More than 430 young victims of abuse and neglect were placed on Fife’s child protection register in 2013/14.
The numbers in need of care and protection soared by 37% on the previous year and were far higher than other Scottish local authorities.
Fife’s chief social work officer, Dougie Dunlop, said the shocking figures, revealed in a paper to councillors last week, reflected high levels of identification of abuse and better training in child protection among staff.
Mr Dunlop said the numbers being registered were now starting to reduce again thanks to social workers intervening in cases more quickly.
“It’s heartening to see early intervention strategies working for children,” he said.
“Last week there were something like 120 children on the register.
“I think we’re beginning to see a distinct change in patterns at the high end critical level.”
Mr Dunlop said the numbers would continue to vary but added: “This is more than a natural variation in numbers. It’s a significant change in trends.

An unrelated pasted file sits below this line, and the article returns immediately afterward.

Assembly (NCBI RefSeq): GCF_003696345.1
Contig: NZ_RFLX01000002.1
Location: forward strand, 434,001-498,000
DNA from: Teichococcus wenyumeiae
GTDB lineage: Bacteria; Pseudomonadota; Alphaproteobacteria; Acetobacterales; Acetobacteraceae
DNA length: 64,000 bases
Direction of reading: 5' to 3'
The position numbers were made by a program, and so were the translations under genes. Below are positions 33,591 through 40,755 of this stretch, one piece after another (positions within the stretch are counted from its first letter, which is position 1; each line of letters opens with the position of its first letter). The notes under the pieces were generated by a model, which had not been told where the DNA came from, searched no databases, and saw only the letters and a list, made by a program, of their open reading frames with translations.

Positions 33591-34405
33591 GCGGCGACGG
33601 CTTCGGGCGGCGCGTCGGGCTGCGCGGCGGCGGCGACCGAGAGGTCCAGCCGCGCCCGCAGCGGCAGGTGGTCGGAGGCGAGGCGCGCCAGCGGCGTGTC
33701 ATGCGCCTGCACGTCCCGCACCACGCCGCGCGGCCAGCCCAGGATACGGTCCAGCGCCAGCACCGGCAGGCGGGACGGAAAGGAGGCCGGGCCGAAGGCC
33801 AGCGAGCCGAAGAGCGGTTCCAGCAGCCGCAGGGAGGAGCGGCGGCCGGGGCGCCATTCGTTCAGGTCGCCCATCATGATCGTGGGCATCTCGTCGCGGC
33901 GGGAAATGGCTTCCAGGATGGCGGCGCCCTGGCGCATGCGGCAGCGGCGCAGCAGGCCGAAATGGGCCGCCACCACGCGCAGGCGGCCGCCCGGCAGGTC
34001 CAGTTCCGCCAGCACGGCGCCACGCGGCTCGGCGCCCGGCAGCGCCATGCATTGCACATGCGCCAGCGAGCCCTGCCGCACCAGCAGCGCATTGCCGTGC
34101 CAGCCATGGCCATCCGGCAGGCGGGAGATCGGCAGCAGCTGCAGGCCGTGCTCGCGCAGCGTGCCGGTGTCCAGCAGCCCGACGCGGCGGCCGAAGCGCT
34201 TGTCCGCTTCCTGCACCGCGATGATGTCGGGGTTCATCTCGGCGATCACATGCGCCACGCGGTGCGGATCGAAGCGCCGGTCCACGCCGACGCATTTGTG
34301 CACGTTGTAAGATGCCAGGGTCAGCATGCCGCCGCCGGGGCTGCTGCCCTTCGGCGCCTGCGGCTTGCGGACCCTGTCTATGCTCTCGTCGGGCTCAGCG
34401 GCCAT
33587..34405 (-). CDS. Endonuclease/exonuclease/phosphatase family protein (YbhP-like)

“It’s heartening to see universal services such as schools picking up on need early.”
The number of children in care, but not necessarily on the child protection register, has also risen significantly over the last seven years.
At the end of July 2014 there were 952 children in care in Fife, an increase of 9% on the previous year and 22% since 2007.
While the number is below the Scottish average, the rise has been attributed to increasing deprivation.
Mr Dunlop said child poverty in Fife is concentrated in households with younger children.
“In particular, poverty rates among households with a youngest child aged 0-4 are significantly higher than across the rest of Scotland,” he said.
“Coupled with Fife’s increasing birth rate, this will produce a significant demographic pressure on the care budget for children who become looked after in Fife.”
Dunfermline councillor Willie Campbell said he was pleased to see the impact of early intervention work.